by MW Cook
5) Christianity breeds arrogance, a chosen-people mentality.
There’s no denying that the Bible gives special terms to the people who follow after Christ. Peter calls believers a holy nation and a people for God’s own possession. The Old Testament says that the people of God were his special people, set apart from the rest of the world. It’s obvious that there is something supposed to be special about the people who claim to follow God. But I think there are two big reasons why this should never breed arrogance or a chosen people mentality.
One, the reason God gives his people these names is not so that they feel good about themselves. Look at the context when Peter calls believers a chosen race, a royal priesthood and a holy nation: ‘that you may proclaim the excellencies of him who called you out of darkness into his marvelous light.’ Believers are not special because of anything they have done, rather because of what has been done to them. Neither are they simply chosen and that’s the end of it. They are chosen to live holy lives and bear fruit. If a believer does not live a life of kindness, humility, mercy and love, then he has little reason to take pleasure in his election.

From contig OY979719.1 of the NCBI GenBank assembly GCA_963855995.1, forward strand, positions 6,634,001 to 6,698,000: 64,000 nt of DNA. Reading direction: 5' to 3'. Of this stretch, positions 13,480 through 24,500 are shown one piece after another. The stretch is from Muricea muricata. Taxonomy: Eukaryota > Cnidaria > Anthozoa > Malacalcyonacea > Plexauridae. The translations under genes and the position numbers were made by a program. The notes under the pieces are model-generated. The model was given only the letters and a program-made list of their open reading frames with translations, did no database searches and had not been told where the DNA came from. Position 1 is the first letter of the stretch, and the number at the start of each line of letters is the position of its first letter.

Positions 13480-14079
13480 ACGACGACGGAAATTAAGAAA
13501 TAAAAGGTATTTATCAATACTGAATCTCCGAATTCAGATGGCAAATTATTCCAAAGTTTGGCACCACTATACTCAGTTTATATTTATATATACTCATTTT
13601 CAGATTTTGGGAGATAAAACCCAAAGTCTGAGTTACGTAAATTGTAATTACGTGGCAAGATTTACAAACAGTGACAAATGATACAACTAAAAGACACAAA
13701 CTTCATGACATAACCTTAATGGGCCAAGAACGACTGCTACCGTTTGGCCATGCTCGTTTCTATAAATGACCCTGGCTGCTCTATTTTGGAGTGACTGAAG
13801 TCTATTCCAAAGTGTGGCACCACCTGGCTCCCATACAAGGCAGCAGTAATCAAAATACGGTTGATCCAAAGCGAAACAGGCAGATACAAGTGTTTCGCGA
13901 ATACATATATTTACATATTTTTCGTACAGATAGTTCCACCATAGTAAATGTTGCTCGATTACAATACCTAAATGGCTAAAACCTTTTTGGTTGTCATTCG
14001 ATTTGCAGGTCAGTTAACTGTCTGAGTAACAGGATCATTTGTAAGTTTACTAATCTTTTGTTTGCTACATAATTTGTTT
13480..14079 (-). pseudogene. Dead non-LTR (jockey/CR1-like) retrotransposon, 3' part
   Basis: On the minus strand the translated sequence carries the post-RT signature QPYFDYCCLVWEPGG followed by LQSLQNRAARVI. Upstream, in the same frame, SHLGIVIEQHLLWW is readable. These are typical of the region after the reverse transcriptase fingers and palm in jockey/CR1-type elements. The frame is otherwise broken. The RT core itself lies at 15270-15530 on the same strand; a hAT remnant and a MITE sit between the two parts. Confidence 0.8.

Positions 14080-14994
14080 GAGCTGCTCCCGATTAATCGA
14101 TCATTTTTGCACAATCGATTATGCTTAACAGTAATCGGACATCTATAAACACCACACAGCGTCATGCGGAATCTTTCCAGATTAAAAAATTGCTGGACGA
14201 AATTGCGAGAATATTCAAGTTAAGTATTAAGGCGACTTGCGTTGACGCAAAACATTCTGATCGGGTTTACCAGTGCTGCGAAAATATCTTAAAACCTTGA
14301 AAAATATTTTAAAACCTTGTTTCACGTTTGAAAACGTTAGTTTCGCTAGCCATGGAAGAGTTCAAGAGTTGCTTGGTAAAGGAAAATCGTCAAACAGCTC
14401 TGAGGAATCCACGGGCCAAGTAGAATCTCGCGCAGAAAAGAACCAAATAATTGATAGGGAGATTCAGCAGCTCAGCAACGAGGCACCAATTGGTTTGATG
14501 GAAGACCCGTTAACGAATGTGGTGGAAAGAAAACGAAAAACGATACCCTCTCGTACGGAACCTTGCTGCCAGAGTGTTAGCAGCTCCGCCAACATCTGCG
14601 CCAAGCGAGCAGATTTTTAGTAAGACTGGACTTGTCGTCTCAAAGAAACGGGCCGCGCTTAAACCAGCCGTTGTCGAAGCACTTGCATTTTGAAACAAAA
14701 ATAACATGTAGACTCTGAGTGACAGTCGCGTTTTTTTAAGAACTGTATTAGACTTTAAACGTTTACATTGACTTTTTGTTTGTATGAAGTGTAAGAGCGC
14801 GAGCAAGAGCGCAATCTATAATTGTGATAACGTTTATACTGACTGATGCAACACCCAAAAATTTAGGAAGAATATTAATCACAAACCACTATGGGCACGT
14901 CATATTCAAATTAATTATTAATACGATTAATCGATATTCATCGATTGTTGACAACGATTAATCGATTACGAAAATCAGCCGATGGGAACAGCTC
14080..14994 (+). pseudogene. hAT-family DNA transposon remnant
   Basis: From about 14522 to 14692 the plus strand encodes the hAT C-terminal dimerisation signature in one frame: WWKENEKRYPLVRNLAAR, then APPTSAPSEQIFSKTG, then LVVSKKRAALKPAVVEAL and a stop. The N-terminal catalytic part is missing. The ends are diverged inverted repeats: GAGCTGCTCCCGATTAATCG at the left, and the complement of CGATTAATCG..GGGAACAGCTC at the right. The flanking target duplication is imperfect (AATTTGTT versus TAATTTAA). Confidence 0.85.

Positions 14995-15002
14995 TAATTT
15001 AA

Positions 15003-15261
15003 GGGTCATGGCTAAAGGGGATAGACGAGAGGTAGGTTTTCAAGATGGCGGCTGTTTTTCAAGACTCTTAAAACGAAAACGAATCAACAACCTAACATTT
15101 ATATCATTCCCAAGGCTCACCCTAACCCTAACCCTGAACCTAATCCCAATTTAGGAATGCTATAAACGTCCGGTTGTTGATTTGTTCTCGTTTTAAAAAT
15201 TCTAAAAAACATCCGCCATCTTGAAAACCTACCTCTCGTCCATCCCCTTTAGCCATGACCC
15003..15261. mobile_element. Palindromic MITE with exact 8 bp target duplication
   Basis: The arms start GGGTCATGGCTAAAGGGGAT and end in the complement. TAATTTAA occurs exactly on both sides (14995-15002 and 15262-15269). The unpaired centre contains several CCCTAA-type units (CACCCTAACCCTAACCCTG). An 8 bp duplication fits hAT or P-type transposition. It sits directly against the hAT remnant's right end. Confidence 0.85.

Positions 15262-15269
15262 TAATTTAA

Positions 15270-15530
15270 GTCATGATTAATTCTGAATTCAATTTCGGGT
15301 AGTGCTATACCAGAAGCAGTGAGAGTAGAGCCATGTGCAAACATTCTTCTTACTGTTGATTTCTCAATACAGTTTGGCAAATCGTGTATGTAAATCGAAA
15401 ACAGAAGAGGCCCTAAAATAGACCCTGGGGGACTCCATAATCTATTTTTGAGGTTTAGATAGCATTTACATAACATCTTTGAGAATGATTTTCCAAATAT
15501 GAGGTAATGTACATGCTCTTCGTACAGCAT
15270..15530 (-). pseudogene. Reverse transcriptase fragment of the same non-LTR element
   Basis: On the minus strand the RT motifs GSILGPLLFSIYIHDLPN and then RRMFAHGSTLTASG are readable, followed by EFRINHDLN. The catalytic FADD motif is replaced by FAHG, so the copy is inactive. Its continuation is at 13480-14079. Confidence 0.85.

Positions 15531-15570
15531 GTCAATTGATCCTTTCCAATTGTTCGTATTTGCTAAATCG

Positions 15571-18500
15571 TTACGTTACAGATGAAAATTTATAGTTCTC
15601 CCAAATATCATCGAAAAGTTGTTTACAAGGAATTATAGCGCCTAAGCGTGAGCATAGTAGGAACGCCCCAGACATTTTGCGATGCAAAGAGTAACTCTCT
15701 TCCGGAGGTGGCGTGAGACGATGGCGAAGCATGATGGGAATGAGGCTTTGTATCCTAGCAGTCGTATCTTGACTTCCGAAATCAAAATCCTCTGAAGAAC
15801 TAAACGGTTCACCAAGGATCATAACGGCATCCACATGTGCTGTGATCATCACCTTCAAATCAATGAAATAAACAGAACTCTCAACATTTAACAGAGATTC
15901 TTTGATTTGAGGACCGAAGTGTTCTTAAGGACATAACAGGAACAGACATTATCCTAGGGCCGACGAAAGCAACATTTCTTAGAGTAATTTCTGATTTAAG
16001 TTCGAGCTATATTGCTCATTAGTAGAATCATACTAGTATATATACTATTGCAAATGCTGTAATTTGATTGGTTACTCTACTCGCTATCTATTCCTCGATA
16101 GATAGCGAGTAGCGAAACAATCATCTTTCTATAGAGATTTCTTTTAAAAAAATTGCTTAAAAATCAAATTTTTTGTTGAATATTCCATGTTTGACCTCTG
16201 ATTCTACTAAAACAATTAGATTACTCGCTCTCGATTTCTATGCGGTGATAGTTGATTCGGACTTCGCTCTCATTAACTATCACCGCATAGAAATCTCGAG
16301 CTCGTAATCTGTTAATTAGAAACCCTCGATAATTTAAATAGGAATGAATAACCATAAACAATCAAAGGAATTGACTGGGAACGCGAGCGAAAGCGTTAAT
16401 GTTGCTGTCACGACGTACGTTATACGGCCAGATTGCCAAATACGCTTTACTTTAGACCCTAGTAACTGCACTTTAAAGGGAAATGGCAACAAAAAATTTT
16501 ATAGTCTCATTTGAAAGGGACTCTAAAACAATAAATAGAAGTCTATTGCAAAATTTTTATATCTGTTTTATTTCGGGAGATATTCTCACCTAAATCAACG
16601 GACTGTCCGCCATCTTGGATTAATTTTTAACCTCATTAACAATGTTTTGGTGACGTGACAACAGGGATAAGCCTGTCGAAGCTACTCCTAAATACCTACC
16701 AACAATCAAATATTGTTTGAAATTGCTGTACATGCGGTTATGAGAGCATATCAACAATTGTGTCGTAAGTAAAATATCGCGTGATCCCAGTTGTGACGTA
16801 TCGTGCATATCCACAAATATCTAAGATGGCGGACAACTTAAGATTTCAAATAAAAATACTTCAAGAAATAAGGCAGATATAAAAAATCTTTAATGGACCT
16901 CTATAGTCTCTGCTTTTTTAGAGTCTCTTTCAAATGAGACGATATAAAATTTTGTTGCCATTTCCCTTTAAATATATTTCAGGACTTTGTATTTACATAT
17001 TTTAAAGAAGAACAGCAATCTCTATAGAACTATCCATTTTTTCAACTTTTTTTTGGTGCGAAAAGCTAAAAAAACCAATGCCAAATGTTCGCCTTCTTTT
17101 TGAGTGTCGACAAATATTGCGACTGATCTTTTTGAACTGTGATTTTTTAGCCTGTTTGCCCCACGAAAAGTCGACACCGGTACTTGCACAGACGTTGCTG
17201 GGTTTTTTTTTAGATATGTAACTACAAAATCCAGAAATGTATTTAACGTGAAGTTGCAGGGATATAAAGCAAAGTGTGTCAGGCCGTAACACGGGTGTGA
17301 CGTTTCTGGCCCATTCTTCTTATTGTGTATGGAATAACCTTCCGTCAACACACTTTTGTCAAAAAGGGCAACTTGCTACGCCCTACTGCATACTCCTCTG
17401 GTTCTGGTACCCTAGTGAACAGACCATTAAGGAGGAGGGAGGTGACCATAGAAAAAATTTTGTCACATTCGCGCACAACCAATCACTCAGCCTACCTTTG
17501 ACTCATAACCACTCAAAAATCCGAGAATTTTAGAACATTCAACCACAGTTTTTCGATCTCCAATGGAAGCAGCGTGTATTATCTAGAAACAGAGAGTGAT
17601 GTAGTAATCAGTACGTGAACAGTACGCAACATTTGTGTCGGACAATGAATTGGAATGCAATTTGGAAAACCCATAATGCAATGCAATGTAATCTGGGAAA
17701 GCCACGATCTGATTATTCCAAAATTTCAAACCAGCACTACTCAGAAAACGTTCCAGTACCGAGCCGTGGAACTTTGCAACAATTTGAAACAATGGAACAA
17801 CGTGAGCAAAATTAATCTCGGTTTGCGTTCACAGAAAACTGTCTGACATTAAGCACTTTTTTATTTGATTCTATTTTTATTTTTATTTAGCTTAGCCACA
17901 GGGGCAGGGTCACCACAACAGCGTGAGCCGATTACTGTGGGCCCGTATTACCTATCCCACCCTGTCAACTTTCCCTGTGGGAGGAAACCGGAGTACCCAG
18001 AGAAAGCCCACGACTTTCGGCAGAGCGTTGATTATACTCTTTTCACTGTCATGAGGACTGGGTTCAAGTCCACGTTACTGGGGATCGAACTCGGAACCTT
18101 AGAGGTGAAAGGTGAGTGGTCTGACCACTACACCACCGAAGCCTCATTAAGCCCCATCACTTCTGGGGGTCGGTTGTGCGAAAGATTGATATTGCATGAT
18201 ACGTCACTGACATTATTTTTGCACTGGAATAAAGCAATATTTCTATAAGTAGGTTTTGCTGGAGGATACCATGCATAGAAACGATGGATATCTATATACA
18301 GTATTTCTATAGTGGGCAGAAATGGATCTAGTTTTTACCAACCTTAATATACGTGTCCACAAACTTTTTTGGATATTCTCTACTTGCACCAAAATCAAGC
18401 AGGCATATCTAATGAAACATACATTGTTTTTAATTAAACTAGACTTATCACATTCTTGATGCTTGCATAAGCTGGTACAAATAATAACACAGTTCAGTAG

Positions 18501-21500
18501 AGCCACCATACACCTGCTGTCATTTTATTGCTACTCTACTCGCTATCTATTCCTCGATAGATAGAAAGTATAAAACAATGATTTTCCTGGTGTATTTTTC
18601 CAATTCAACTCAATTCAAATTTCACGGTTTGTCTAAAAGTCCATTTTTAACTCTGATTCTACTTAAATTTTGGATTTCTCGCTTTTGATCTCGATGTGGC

Secondly, the attitude of election should be a vertical one, not horizontal. That is, a believer should never say to himself ‘I am better than the rest of mankind because I have been chosen out of them. I am holy, they are not. I am elect, they are not.’ Rather he should consider his election in relation to God. He should be humbled that God would choose him and not cast him aside. If a believer’s election or position in Christ leads to arrogance he really does not understand it at all.
I cannot deny that many people who hold to Christianity are arrogant in their place and have a chosen people mentality. There is no excuse for this. But I need to point out again that this is a problem with the practice of Christianity, not with Christianity itself. Our position should make us humble, not arrogant.
He has told you, O man, what is good; and what does the Lord require of you but to do justice, and to love kindness and to walk humbly with your God?